Reframing autism

By Alive & Well


Recently I had to think about when I had had a stressful time in my life and turned it into a positive experience. This is known as reframing. Of course, autism came to mind immediately.

And this is what I wrote

via weheartit.comImagine having a child who exhibits behaviours that are really different to all the other children you know. Your child might rock back and forth in the same spot for minutes or hours on end, humming tunelessly. He might spin objects on their sides, anything from the kitchen plates to tissue boxes to pencils. He might watch the wheels turn on his toy car a couple of centimetres from his eyes, forwards and backwards, forwards and backwards.

That’s what my son used to do – he watched the wheels of his toy cars. And although it was a stressful time when he was diagnosed with Asperger’s Syndrome, my initial reaction was: “I just want everyone to love him as much as I do.” That’s what I told the psychologist. I felt he was the most peaceful and gentle child I’d ever met. He was happy.

I knew that as an adult he would thrive and contribute. He would find his valuable place in this world. However, I recognised that he might need help to navigate the busy classrooms and murky playground waters of childhood. Searching for ways to help him in a world that views his behaviour as strange was challenging.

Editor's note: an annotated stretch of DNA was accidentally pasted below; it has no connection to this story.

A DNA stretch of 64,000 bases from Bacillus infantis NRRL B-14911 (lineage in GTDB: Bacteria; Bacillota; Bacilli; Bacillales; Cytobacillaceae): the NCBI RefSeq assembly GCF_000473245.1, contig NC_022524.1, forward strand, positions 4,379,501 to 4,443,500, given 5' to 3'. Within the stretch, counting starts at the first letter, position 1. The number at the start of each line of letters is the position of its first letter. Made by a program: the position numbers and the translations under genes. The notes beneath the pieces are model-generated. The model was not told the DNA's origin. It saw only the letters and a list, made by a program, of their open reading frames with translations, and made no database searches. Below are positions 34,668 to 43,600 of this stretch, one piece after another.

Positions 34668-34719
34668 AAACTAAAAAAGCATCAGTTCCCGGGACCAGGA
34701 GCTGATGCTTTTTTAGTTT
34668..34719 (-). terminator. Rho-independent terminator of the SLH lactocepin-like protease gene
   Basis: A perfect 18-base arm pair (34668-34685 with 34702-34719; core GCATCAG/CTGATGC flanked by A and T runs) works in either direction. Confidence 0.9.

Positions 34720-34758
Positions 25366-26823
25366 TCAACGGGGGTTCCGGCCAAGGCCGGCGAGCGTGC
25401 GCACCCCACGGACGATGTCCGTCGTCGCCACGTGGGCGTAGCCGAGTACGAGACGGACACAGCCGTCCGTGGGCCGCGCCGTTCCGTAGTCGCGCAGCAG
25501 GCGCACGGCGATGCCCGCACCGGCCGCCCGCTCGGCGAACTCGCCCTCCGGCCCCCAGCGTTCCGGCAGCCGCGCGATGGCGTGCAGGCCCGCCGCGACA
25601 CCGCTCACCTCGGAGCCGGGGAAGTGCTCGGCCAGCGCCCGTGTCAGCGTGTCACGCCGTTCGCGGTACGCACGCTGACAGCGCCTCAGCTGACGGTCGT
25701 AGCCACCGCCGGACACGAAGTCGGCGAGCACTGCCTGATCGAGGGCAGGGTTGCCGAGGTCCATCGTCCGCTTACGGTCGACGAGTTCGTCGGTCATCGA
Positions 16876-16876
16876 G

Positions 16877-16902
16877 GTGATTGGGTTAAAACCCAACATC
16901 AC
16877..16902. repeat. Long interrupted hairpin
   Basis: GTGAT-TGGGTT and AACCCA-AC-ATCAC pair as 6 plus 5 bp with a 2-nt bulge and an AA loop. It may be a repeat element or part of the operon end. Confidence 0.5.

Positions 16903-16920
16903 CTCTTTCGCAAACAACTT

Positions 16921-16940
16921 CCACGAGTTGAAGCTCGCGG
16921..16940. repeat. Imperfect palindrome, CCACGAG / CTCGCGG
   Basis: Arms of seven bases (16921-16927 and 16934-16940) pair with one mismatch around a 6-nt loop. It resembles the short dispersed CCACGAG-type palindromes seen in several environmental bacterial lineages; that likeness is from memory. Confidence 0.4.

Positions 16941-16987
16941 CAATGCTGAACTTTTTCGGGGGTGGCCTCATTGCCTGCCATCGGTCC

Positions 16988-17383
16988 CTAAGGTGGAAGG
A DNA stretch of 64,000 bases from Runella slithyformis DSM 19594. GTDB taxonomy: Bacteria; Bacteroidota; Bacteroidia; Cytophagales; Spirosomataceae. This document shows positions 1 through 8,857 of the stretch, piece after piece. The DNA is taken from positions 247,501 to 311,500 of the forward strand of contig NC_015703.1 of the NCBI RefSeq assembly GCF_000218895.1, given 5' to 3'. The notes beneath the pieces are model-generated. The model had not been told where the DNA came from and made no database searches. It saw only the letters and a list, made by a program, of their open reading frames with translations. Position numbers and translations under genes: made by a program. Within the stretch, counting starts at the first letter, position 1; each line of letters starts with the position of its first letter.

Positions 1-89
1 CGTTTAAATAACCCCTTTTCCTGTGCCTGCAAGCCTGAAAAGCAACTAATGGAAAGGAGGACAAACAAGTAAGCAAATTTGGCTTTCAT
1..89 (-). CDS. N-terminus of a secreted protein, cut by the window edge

But what if those behaviours, instead of being strange and something to eradicate, were in fact the very key to understanding him. No longer did I need to stop him from doing them. I could look with fresh eyes that didn’t judge, but sought to understand the value of his behaviour.

Was he creating predictability? Was he cleverly shutting out all the other sensory information in his world, so that life was manageable? Happy even?

That is how I have come to view these activities.

And I’m not alone

The Son-Rise Program, the therapists at HANDLE, the play-based Occupational Therapists such as Shelly at Inspiring Possibilities do as well. We don’t see ‘strange’. We see a little boy who has learnt how to take care of himself. We see a way to connect with him by doing those activities too, like friends do.

Friends share. I can play my son’s games and find my own fun within them. I see a gentle soul who has come to this world to teach me the true meaning of love and acceptance. Of non-judgment, flexibility and generosity. Of the best that humankind has to offer.

This reframed view of the world is a much more positive and fun place for me to live in. No longer do I need my son to change and fit in. I can celebrate who he is and educate others to see his precious place in this world.

I enjoy that role. Life has lightness and joy and meaning.

When have you chosen to take a new perspective on something? How has it helped you?